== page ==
KPTMWP thank you for your rich comments to this post and the post “On Optimism,” I agree that today’s use of the words comedy and tragedy are too broad. For myself, I look at the two from the standpoint of Ancient Greece and their theatre/drama. From this standpoint, comedy is viewed as a mirror to the present, but it is done in such a way that the audience cannot help laugh at its own folly (when done well), it is not overly direct but will take examples of present day for its subjects of mockery. Tragedy on the other hand, is something that is often portrayed in the distant past, for if the present is foolish it will also be tragic, however they will not be able to see their tragedy before they can feel the burn of being the subject of laughter. Tragedy thus uses examples from the past (or fiction) in hopes of revealing the ongoing tragedy that prevails in the present and threatens to shape the future, tragedy is more free with this approach and is less in danger of being guilty of “direct moralising” which is the death of art. The discovery of one’s tragedy or the tragedy of a situation must be regarded as freely done and not under duress. Shakespeare was a master at entwining both tragedy and comedy, as we see within his play Hamlet, where you have the scene with the two clowns (gravediggers), Hamlet pondering over the skull of the old court jester, and Hamlet himself who purposefully plays the fool throughout numerous scenes.
Friedrich Schiller wrote some very good essays on why an audience will be drawn to tragic subjects, his essay “On Tragic Art” is particularly insightful:
“Art fulfils its purpose by imitating nature, by fulfilling conditions under which pleasure becomes possible in reality, and unifies the disparate functions of nature to this purpose according to a plan of reason, in order to obtain that, which nature makes merely into its secondary aim, into its final purpose. Tragic art, therefore, will imitate nature in those actions which are preeminently capable of awakening the emotion of compassion…We return, therefore constantly to the first question, why it is just the degree of suffering which determines the degree of sympathetic pleasure in an emotion, and it can be answered in no other way than that the very assault upon our sensuality must be the condition for exciting the power of emotion, the activity of which produces that pleasure in sympathetic anguish.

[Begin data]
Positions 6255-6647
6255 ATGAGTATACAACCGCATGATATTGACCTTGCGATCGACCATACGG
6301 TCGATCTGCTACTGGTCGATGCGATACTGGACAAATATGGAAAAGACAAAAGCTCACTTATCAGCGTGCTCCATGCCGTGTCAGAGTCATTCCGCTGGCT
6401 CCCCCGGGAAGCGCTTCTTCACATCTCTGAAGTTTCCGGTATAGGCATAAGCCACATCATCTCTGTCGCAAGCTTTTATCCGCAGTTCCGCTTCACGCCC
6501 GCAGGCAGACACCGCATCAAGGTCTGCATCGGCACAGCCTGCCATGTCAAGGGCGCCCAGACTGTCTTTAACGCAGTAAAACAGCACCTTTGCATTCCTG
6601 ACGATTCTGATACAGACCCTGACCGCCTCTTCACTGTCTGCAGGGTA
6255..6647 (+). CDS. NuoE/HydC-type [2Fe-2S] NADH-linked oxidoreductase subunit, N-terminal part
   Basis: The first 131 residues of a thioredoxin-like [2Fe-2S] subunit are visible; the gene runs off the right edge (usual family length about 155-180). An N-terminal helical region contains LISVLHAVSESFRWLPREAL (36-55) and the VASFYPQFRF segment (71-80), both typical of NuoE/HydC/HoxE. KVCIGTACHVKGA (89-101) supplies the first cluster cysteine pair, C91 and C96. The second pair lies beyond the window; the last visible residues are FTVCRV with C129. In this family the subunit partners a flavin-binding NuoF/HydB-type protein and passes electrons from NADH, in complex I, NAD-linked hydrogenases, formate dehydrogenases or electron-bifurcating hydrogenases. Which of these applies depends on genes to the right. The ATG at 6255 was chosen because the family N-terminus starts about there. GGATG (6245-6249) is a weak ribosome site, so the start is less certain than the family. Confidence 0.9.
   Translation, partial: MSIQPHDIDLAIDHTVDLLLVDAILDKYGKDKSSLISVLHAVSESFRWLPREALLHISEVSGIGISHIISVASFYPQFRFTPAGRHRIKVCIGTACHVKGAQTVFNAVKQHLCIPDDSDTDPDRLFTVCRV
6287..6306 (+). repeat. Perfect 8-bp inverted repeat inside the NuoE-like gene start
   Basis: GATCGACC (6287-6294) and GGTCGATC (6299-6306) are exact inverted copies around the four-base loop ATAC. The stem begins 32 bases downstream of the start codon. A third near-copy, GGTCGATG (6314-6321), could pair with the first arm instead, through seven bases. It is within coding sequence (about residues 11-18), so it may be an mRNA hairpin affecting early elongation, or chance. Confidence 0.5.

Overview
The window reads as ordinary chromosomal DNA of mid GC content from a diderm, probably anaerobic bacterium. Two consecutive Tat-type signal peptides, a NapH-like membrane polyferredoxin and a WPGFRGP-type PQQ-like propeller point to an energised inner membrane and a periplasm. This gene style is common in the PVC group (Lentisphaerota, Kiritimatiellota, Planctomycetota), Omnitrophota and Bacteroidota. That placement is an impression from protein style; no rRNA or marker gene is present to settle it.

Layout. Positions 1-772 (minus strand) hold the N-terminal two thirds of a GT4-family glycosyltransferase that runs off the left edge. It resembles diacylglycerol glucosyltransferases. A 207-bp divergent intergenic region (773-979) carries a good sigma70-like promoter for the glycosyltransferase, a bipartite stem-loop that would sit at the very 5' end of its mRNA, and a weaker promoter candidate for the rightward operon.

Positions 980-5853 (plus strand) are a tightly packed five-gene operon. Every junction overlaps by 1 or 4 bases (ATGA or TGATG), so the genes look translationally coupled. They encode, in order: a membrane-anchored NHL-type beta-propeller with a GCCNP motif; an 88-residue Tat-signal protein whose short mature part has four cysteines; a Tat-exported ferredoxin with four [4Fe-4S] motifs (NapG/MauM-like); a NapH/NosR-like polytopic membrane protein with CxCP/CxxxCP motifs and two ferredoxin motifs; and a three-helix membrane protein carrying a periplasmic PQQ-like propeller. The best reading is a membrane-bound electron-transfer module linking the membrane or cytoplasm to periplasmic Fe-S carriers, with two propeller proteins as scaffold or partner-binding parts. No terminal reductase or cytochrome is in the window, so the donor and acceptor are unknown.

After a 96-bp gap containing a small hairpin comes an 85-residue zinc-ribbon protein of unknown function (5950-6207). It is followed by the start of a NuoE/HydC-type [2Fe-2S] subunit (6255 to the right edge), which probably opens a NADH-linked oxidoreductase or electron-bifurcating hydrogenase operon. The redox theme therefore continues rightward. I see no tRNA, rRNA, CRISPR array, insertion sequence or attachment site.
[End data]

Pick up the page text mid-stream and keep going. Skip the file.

This power, now is nothing else than reason, and to that degree that the free efficacy of the same, as absolute self-activity, truly deserves to be called activity, to that degree emotion feels perfectly free and independent only in its moral actions, from which our pleasure in sad affects has its origin. It is thus, however, not the number, nor the intensity of prefigurations, not the efficacy of the capability of desiring at all, but rather a certain species of the first, and a certain efficacy of the latter, produced by reason, which is the foundation of this pleasure.
The communicated affect, therefore, has something pleasurable for us, because it satisfies the drive to activity; the sad emotion provides this effect to a higher degree, because it satisfies this drive to a greater degree. Only in the condition of its complete freedom, only in consciousness of its moral nature, does emotion express its highest activity, because it there alone employs a power which is superior to any resistance.”
To add a few words to the list of spiritual terms in Hamlet above, “devout” and “renounce/renunciate”, and we could probably find many others in the text.
And while I’m dropping names on studies about the roots of spirituality, we could see “Leisure the Basis of Culture”, by Josef Peiper, a classic from 1948.
I also like the studies by Rene Girard on Mimesis as an important basis of culture. Romance, or human development in general, doesn’t happen in just two’s, but often in three’s, as one often wants what another has, but does not want it until he sees another having it. A great literary example of the romantic triad is found in the dynamic of Arthur, Guenevere and Lancelot. In his book on Shakespeare, “A Theater of Envy”, Girard argues that Shakespeare’s Sonnets, before he wrote further plays, are an exploration of this dynamic of “three”, or mimesis/envy, in relationship.
Girard has another branch to his thesis tying into mimesis in which “foundational murder”, or sacrifice is an important basis of culture, and our literature and history is chock full of “sacrificial texts” or examples of sacrificial figures who suffered and/or died, willingly or unwillingly, so that new life might be brought forth. People found his theory too raw and barbaric, so he ended up subsuming it into a Christian envelope, but I find his original writings more compelling.
Allen Bloom in his “The Western Canon” develops these theories as “the anxiety of influence”, showing how new generations only find a voice of their own by demolishing and reworking, phoenix-like, the ideas of their parent generation.